When you want to stay warm on a cold night, there's nothing like curling up under a down comforter. These luxurious blankets are filled with fluffy feathers that provide plenty of warmth but still feel lightweight and breathable. That means a down comforter can actually work on your bed year-round, so you always get a good night's sleep. If you're not sure how to choose the right down comforter, check out our convenient buying guide for all the information you need to find the best option. Our top pick, the Egyptian Bedding Luxurious 1,200 Thread Count Hungarian Goose Down Comforter, is double-stitched to keep the down in place and offers a 750+ fill power for plenty of warmth.
Considerations when choosing down comforters
The most important thing to get right when you're choosing a down comforter is also the easiest -- its size. Match the size of the comforter to the size of your bed. You can find down comforters in all the standard mattress sizes, including twin, full, queen, king, and California king.
Down comforters can be filled with several different types of down, so you can choose the best option for your needs.
Goose down is found in most down comforters and features feathers from the undercoat of a goose. You can find both white and gray goose down, but most people prefer white because you can't see the feathers through a white shell.
Duck down is a less expensive alternative to goose down. It contains feathers from a duck's undercoat but can include down from other parts of the body, too.
Synthetic down allows anyone allergic to natural down to enjoy the benefits of a down comforter. It doesn't contain any feathers and instead features a hypoallergenic blend of cotton, polyester, and/or wool.
The down in a down comforter is contained inside a fabric shell. The material that the shell is made of can affect how comfortable and durable the comforter is.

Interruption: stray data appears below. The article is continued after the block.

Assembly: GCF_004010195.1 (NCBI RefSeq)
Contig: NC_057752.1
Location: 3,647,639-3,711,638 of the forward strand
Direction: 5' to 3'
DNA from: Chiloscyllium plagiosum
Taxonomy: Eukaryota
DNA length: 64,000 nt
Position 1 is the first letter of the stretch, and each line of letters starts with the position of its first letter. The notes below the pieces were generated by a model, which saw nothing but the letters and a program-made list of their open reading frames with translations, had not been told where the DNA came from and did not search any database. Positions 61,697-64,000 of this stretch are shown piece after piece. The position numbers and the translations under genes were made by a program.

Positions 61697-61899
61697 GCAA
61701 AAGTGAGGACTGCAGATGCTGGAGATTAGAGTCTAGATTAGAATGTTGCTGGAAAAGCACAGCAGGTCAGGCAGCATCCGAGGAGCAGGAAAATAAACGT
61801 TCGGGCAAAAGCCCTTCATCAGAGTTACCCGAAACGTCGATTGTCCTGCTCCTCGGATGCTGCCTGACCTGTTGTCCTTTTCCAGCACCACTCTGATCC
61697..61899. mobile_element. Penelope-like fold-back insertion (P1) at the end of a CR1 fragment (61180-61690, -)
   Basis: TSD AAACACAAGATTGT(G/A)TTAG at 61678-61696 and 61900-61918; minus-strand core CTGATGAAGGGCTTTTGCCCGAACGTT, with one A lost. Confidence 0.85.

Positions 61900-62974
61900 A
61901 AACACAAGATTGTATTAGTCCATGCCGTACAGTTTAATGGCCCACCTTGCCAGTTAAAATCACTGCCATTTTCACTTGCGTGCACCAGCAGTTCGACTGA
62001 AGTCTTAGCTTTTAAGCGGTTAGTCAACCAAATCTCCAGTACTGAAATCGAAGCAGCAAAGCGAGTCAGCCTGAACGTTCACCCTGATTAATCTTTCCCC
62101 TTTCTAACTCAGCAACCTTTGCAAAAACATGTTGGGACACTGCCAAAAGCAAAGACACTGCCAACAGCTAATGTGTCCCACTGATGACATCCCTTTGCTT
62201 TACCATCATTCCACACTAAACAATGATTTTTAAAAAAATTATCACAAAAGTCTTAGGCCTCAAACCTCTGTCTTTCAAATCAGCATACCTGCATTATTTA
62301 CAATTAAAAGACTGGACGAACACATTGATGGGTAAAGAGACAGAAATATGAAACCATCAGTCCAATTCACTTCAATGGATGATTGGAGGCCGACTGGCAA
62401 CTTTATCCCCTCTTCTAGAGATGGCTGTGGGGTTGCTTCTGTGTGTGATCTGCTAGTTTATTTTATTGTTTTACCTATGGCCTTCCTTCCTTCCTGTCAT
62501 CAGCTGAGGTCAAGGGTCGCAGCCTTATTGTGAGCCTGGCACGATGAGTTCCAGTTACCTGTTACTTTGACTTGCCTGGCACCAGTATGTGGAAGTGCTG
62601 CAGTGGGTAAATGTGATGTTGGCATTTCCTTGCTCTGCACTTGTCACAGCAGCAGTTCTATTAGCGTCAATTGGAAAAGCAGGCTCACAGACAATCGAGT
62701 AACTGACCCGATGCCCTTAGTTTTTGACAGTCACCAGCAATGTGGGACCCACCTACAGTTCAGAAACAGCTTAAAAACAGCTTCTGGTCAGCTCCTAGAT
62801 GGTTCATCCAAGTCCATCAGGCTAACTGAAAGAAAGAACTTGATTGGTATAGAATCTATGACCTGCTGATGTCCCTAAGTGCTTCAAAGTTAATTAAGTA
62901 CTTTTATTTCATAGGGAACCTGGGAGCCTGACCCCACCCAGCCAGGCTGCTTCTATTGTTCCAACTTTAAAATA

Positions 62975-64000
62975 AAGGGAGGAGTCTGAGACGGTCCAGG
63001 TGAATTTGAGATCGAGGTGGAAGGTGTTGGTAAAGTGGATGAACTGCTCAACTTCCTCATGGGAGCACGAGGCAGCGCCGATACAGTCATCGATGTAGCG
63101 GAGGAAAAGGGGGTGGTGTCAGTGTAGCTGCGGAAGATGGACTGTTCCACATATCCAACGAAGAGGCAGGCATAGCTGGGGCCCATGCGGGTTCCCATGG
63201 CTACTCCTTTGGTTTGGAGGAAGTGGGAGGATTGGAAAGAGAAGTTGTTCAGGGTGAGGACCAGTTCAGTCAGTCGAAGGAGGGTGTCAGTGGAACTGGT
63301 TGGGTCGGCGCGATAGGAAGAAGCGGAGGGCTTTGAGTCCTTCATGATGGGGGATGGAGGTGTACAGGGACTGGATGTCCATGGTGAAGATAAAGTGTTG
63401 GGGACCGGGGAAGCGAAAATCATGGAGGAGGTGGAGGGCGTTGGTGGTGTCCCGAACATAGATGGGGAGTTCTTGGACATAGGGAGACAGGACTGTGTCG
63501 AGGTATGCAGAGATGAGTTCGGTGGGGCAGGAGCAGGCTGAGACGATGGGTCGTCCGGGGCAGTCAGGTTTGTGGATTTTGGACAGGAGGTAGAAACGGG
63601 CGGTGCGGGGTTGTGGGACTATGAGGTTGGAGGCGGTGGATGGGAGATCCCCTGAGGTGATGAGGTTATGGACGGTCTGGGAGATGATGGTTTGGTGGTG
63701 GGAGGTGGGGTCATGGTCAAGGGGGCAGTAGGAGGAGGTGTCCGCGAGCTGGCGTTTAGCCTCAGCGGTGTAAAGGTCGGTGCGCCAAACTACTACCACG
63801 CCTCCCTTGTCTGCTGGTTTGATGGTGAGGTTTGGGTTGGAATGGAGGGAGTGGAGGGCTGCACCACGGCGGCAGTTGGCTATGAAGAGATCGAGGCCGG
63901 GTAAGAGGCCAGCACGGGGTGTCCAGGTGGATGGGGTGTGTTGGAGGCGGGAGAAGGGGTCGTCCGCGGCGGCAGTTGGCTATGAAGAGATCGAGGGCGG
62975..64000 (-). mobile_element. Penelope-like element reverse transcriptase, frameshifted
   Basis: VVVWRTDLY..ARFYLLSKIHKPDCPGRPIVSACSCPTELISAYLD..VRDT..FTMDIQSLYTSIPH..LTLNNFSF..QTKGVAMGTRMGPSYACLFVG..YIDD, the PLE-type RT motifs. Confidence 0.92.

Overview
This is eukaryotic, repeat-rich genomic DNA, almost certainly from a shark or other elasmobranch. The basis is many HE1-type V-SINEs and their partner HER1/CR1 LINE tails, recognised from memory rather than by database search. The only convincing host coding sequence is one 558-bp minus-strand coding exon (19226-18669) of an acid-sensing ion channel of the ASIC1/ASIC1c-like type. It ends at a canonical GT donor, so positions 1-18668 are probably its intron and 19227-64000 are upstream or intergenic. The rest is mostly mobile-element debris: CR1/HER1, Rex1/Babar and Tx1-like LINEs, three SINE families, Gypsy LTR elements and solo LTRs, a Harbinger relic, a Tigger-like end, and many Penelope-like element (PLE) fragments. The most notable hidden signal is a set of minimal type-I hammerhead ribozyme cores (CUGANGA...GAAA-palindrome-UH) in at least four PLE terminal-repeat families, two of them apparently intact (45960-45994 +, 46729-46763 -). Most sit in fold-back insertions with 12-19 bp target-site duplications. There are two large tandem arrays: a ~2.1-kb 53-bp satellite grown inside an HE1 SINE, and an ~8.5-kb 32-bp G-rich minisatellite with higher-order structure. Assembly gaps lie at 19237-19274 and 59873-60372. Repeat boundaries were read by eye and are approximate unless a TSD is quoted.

Cotton is usually used for the outer shell of down comforters. It's soft, holds up well, and is easy to clean. Cotton shells are also more breathable than other options.
Wool offers plenty of softness and warmth as a shell material and is also moisture-wicking to keep you more comfortable. It's pretty pricey, though, and can feel somewhat heavy, which makes it best for cooler climates.
Silk is one of the more luxurious shell material options, and it has a smooth, soft feel. Like cotton, it's breathable so it can keep you comfortable year-round. Down comforters with silk shells are more expensive than cotton, though, and harder to clean.
Synthetic blends are usually made of cotton and polyester for improved durability. They're usually fairly breathable and offer moisture-wicking properties.
A down comforter's fill power tells you what volume an ounce of down fills inside the comforter. A higher fill power indicates that a comforter offers greater warmth and a fluffier feel, so you should usually choose a fill power based on your climate or the season in which you plan to use the comforter.
400 and lower: Hot climates or summer use
400 to 600: Moderate climates or year-round use
600 to 800: Cold climates or winter use
800 to 1,000: Extremely cold climates or winter use
The thread count for a down comforter's shell tells you how soft it will feel, but also provides a good indication of how well it will keep the feathers inside. Comforters with a higher thread count are usually better at containing the feathers. Opt for a comforter with a thread count of at least 300 to 600 for the best feel and most durable option.
Down comforters are available in several different construction styles, which determine how the comforter is stitched together: